When do they get to draw?
The Commission isn’t appointed until after January 1, 2010, so no mid-decade redraw under this proposal.
How do they have to draw?
SCA 3 amends Article XXI, Sec 1 of the Constitution, vesting the redraw with the Commission and establishing very few criteria by which districts should be drawn. The current version wisely eliminates the outdated and impossible requirement that districts be within plus or minus one person or seven persons in Senate and Assembly districts, instead requiring, wisely, deviations as equal as practicable and not exceeding federal standards. Districts shall comply with the US Constitution and the VRA (again, thank got someone’s protecting the supremacy clause). The plan requires compactness, contiguity, respect for geographic integrity, and that districts reflect “communities of interest” – a term SCA 3 defines no further.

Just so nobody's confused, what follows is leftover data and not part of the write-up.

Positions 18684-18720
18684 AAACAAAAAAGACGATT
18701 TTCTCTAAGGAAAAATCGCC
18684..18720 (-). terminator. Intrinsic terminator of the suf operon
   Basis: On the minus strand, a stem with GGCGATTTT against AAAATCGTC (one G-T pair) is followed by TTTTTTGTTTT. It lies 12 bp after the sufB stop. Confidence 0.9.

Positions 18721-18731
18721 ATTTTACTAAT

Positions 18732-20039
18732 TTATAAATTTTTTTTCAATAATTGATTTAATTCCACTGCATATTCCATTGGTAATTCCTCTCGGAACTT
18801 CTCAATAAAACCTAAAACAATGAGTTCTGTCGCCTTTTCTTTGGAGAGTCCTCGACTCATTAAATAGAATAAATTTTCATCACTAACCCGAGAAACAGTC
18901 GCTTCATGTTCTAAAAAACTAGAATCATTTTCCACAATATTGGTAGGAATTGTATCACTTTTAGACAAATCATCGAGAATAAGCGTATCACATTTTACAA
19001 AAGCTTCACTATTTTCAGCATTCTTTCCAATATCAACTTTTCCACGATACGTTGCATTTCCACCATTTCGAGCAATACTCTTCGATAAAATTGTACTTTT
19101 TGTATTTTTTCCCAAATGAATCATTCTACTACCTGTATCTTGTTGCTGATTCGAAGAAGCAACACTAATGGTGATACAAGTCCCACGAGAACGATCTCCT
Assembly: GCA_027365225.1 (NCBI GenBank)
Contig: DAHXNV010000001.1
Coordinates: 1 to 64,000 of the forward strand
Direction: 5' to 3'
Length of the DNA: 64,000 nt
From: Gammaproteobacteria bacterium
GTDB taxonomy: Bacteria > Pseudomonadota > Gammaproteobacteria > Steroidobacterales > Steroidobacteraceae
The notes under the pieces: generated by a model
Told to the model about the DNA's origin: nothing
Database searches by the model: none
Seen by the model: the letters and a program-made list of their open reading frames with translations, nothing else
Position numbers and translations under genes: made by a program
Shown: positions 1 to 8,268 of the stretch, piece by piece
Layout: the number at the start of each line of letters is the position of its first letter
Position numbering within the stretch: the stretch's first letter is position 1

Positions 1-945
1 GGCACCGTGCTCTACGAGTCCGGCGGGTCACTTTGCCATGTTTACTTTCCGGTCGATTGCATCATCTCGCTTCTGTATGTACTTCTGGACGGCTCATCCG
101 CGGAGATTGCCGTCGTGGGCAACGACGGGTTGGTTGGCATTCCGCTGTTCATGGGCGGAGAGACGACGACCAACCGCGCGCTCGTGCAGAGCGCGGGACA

Besides some notes on numbering the districts and letting some places keep their numbers, that’s it.
What are the major drawbacks? Benefits? Other fun trivia?
A lot of the drawbacks, we’ve covered already.
The major two, however, working in tandem, are the selection method and lack of process guidance.
While the MALDEF proposal’s selection methods border on the neurotically goofy, the relatively free rein given to appointing electeds here rightly causes reform proponents concern. Judges have their own issues, but at least that process is slightly randomized. Even MALDEF’s incomprehensible system of lists and pools adds a hint of expectation. We can pretty much guess these seven commissioners (all we know is none of them will be Michael Berman thanks to the page 5, line 14 addition).